Norwalk in Fairfield County, Connecticut — The American Northeast (New England)
Liberty Tree Memorial
This American Liberty Elm was named after “The Liberty Tree: Our Country’s first Symbol of Freedom.” On the morning of August 14, 1765, the people of Boston awakened to discover two effigies suspended from an elm tree in protest of the hated Stamp Act. From that day forward that elm became known as “The Liberty Tree.” It stood in silent witness to countless meetings, speeches and celebrations, and became the rallying place for the Sons of Liberty. In August of 1775, as a last act of violence prior to their evacuation of Boston, British soldiers cut it down because it bore the name “Liberty.”
Elm Research Institute, Keene, NH
Topics and series. This historical marker memorial is listed in this topic list: War, US Revolutionary. In addition, it is included in the Historic Trees 🌲 series list. A significant historical year for this entry is 1765.
Location. 41° 6.823′ N, 73° 24.428′ W. Marker is in Norwalk, Connecticut, in Fairfield County. Marker is on Sunset Hill Avenue near East Avenue, on the right when traveling east. Marker is located Touch for map. Marker is at or near this postal address: 125 East Avenue, Norwalk CT 06851, United States of America. Touch for directions.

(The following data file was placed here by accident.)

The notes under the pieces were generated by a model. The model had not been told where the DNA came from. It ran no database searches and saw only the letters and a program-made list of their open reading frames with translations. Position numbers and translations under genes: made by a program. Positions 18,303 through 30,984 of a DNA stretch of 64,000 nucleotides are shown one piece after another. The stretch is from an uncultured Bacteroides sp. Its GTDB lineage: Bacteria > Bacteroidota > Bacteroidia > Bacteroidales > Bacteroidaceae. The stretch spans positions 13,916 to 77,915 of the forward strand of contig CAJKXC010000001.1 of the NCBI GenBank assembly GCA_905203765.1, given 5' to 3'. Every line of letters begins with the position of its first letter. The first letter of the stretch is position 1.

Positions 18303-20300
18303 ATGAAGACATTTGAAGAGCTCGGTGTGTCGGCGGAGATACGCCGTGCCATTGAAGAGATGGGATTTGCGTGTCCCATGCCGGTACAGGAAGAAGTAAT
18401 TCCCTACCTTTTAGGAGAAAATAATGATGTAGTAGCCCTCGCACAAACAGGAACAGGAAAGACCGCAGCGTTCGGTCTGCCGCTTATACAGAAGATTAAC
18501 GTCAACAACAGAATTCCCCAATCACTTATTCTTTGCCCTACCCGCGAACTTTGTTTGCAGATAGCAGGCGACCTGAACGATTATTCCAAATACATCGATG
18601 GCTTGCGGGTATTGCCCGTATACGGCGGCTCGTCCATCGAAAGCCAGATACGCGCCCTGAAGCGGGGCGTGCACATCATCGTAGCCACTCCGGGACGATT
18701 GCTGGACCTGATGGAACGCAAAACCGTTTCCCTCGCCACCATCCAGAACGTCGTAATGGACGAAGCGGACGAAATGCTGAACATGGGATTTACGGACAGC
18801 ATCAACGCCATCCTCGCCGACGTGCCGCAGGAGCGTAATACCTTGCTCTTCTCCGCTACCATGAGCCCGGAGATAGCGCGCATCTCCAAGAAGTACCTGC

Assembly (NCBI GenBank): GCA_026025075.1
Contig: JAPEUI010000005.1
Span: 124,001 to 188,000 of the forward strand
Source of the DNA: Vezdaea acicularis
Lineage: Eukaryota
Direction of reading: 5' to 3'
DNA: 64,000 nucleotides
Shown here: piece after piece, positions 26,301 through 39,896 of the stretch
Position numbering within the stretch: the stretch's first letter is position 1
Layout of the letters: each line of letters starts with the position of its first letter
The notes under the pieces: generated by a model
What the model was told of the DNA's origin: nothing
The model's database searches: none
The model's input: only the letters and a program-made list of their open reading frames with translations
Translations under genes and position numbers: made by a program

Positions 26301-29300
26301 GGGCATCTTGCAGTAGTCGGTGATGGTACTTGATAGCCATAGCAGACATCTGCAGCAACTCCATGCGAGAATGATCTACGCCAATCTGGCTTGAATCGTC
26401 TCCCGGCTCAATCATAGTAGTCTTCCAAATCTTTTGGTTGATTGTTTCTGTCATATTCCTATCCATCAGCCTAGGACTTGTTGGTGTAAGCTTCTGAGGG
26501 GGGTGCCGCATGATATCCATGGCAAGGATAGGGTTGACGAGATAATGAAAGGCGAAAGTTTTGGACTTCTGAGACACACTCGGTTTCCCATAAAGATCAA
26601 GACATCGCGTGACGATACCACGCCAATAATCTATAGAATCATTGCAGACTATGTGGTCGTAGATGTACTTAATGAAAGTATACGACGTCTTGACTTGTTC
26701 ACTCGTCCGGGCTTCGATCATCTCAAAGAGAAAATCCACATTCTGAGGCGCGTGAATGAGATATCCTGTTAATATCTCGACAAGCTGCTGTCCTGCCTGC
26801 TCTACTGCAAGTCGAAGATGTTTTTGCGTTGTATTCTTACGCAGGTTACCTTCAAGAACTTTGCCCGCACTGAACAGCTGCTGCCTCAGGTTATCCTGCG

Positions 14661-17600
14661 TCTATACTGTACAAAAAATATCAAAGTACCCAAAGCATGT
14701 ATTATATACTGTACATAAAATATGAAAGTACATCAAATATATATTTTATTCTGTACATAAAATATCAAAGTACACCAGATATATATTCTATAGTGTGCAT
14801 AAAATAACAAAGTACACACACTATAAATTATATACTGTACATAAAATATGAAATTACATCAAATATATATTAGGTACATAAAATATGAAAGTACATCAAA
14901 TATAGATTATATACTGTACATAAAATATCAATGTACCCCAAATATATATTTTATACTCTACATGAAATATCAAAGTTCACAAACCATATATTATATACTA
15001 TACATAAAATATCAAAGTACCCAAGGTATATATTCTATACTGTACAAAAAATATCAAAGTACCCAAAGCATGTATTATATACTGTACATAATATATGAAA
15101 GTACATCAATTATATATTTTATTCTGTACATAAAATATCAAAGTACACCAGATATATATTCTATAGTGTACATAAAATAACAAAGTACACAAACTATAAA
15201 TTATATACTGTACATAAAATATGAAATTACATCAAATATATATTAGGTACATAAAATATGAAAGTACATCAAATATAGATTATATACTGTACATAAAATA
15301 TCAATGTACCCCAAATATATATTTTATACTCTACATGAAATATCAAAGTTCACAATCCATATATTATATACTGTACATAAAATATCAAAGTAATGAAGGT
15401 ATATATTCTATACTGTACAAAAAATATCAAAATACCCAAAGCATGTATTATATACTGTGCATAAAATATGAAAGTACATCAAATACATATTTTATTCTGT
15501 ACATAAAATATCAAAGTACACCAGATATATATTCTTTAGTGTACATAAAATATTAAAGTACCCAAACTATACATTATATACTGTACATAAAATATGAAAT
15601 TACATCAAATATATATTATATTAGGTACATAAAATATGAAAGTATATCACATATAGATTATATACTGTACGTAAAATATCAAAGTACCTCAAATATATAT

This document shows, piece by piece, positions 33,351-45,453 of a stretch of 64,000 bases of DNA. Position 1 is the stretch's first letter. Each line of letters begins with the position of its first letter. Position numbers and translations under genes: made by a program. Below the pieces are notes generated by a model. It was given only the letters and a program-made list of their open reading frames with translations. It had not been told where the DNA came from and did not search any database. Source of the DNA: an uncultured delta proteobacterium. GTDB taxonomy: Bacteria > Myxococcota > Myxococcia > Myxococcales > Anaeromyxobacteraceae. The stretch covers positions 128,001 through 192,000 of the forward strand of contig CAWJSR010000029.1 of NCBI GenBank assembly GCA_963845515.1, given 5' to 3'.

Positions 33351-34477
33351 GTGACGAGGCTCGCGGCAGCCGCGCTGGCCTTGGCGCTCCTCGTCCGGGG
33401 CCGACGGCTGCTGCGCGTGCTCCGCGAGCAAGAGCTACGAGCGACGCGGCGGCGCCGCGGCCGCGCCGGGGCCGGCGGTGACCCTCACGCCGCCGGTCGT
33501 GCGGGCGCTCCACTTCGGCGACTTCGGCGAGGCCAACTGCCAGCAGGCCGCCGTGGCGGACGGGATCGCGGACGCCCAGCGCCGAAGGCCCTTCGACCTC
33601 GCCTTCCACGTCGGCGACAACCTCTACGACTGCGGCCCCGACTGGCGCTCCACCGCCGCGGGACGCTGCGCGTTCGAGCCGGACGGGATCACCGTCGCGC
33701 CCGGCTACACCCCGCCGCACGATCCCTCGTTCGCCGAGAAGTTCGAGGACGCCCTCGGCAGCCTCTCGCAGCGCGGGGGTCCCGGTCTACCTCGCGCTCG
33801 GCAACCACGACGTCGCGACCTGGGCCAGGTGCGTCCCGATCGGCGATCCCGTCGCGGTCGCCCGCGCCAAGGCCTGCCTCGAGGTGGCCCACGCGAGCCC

Other nearby markers. At least 8 other markers are within walking distance of this marker. Burning of Norwalk (approx. 0.2 miles away); Norwalk (approx. 0.3 miles away); Norwalk World War I Memorial (approx. 0.3 miles away); St. Paul’s Historic Graveyard (approx. 0.4 miles away); Parish of St. Paul’s (approx. half a mile away); St. Paul’s Church (approx. half a mile away); Norwalk Founded (approx. 0.7 miles away); Battle of the Rocks Monument (approx. 0.8 miles away). Touch for a list and map of all markers in Norwalk.
Credits. This page was last revised on June 16, 2016. It was originally submitted on March 26, 2012, by Bill Coughlin of Woodland Park, New Jersey. This page has been viewed 861 times since then and 7 times this year. Photos: 1, 2, 3, 4. submitted on March 26, 2012, by Bill Coughlin of Woodland Park, New Jersey.